WASHINGTON (Reuters) - Only six more nations need to ratify an amendment to a nuclear security convention that would make it legally binding for countries to tighten protection of nuclear facilities and materials, the head of the International Atomic Energy Agency said on Wednesday.
IAEA Director Yukiya Amano told reporters that the measure should take effect “in the near future” after Serbia and the Marshall Islands formally ratified it on Wednesday and more countries were expected to submit paperwork on Thursday or Friday. It was not immediately clear which countries they were.
Amano, in Washington for President Barack Obama’s fourth and final Nuclear Security Summit this week, said the ratification would be “a very important step up ... in nuclear security.”
Pakistan ratified the amendment last week.
“Entry into force would reduce the likelihood of terrorists being able to detonate a radioactive dispersal device, otherwise known as a ‘dirty bomb,’” Amano said in a speech in Washington earlier Wednesday.
Amano has pressed hard to advance the amendment to the Convention on the Physical Protection of Nuclear Material, which was adopted by 152 member countries a decade ago. Two thirds of the members, or 102 countries, must ratify the long-delayed measure for it to take effect.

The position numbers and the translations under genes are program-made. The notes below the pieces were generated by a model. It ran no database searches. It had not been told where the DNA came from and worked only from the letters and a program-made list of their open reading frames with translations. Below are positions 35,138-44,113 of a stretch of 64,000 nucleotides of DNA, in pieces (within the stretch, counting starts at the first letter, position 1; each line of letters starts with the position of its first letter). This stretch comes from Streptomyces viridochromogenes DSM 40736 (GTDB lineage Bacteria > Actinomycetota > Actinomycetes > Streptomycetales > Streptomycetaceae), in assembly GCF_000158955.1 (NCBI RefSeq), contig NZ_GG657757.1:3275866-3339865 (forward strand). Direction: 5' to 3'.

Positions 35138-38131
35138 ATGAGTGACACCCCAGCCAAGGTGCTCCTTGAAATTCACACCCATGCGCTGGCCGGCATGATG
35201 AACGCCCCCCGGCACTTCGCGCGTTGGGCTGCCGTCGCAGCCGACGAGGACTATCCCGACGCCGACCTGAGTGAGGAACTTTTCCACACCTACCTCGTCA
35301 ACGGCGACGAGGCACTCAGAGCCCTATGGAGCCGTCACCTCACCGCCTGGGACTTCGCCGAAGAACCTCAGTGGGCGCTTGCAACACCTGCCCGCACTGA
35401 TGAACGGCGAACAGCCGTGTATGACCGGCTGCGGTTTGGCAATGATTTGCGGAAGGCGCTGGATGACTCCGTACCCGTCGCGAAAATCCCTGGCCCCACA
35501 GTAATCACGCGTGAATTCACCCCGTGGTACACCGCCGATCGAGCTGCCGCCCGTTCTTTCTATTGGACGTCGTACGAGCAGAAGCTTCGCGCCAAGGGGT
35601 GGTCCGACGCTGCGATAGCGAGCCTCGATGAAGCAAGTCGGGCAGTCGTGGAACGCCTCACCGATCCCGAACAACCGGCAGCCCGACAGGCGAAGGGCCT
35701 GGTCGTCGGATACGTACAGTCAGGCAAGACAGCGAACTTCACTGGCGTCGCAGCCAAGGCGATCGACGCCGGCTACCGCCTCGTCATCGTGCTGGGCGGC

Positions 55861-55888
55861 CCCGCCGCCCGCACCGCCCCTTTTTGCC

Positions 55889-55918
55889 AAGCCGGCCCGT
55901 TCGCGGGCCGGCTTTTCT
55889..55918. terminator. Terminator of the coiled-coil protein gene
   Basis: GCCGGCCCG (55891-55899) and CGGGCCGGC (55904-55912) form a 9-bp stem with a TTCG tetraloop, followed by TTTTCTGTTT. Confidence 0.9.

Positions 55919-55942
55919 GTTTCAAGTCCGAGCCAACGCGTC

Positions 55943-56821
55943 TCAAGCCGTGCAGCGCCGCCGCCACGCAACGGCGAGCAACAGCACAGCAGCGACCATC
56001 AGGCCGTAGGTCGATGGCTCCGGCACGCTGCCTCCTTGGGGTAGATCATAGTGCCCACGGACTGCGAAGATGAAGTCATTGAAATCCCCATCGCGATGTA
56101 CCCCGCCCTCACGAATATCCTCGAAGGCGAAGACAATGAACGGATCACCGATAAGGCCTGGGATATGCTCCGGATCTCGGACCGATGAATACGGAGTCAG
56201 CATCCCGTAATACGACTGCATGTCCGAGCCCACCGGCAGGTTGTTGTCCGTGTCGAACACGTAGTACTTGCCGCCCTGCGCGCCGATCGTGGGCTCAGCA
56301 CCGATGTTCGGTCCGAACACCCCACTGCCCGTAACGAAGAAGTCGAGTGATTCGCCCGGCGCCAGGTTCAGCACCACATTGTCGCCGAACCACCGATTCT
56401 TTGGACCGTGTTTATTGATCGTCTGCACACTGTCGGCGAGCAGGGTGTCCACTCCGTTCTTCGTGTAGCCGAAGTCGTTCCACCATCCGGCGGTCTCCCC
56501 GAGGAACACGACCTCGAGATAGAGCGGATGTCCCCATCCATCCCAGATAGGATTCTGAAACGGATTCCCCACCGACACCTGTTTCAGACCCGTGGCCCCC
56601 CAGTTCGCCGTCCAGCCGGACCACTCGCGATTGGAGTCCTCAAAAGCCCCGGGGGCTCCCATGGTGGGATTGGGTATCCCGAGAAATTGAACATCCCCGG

The amendment makes it legally binding for countries to protect nuclear facilities, as well as the domestic use, storage and transportation of nuclear material. It provides for expanded cooperation among countries on finding and recovering stolen or smuggled nuclear material. States would be required to minimize any radiological consequences of sabotage, and to prevent and combat any such offenses.
Amano said that more work was needed in making the amendment universal, which would help ensure that all countries with nuclear capabilities - including North Korea - adhered to the measure, not just those countries that had ratified the measure.
The IAEA director said he favored organizing a separate conference to review the amendment once it took effect.
Reporting by Andrea Shalal; editing by Grant McCool
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